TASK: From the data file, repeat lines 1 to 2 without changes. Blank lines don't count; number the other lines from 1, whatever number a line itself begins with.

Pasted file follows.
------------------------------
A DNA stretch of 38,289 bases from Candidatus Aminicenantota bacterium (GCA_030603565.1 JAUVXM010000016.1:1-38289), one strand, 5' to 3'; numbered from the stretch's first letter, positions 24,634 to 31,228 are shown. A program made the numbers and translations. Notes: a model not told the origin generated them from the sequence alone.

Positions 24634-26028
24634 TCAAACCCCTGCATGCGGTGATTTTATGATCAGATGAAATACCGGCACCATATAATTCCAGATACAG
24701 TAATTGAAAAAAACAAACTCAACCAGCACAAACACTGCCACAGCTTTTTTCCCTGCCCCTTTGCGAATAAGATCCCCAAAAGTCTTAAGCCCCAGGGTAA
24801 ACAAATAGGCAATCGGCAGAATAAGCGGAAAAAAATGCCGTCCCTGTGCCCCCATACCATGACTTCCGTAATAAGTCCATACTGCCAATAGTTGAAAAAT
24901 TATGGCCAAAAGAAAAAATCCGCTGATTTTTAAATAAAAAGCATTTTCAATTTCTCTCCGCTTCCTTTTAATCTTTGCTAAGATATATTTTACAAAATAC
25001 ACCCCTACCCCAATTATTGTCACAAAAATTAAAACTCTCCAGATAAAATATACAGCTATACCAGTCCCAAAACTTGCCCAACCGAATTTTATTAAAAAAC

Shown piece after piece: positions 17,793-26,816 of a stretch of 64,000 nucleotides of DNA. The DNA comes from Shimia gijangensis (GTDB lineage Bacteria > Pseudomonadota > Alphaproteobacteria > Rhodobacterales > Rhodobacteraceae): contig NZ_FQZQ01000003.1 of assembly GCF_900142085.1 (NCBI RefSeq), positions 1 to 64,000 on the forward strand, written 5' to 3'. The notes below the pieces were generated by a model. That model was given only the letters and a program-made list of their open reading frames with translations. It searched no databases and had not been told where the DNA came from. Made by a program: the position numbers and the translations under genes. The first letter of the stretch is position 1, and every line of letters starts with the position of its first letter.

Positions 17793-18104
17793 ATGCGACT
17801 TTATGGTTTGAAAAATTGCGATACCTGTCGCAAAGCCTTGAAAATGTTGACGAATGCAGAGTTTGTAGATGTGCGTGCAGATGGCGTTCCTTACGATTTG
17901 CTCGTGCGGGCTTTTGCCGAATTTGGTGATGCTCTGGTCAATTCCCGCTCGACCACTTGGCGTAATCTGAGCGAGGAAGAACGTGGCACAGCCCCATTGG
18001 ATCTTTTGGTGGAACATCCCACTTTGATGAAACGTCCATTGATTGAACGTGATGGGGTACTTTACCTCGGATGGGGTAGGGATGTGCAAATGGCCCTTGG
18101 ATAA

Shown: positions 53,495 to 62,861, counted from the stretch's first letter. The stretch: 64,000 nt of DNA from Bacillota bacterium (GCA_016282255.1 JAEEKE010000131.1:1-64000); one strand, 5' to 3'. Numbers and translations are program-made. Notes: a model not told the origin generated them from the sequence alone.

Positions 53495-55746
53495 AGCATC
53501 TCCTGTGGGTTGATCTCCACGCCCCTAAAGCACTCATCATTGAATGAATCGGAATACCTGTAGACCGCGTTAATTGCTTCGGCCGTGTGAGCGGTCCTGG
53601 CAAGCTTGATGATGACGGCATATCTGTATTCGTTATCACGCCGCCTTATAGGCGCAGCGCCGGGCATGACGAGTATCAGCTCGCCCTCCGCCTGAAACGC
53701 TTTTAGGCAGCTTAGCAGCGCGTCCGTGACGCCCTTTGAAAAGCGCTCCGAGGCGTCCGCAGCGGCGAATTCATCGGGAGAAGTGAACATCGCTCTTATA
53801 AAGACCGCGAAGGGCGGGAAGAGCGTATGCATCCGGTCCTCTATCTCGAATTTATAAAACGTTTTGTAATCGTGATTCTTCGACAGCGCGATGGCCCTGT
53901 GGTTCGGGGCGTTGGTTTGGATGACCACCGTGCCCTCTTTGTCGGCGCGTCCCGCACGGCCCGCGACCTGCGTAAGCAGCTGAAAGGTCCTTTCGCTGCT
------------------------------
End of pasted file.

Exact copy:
A DNA stretch of 38,289 bases from Candidatus Aminicenantota bacterium (GCA_030603565.1 JAUVXM010000016.1:1-38289), one strand, 5' to 3'; numbered from the stretch's first letter, positions 24,634 to 31,228 are shown. A program made the numbers and translations. Notes: a model not told the origin generated them from the sequence alone.

Positions 24634-26028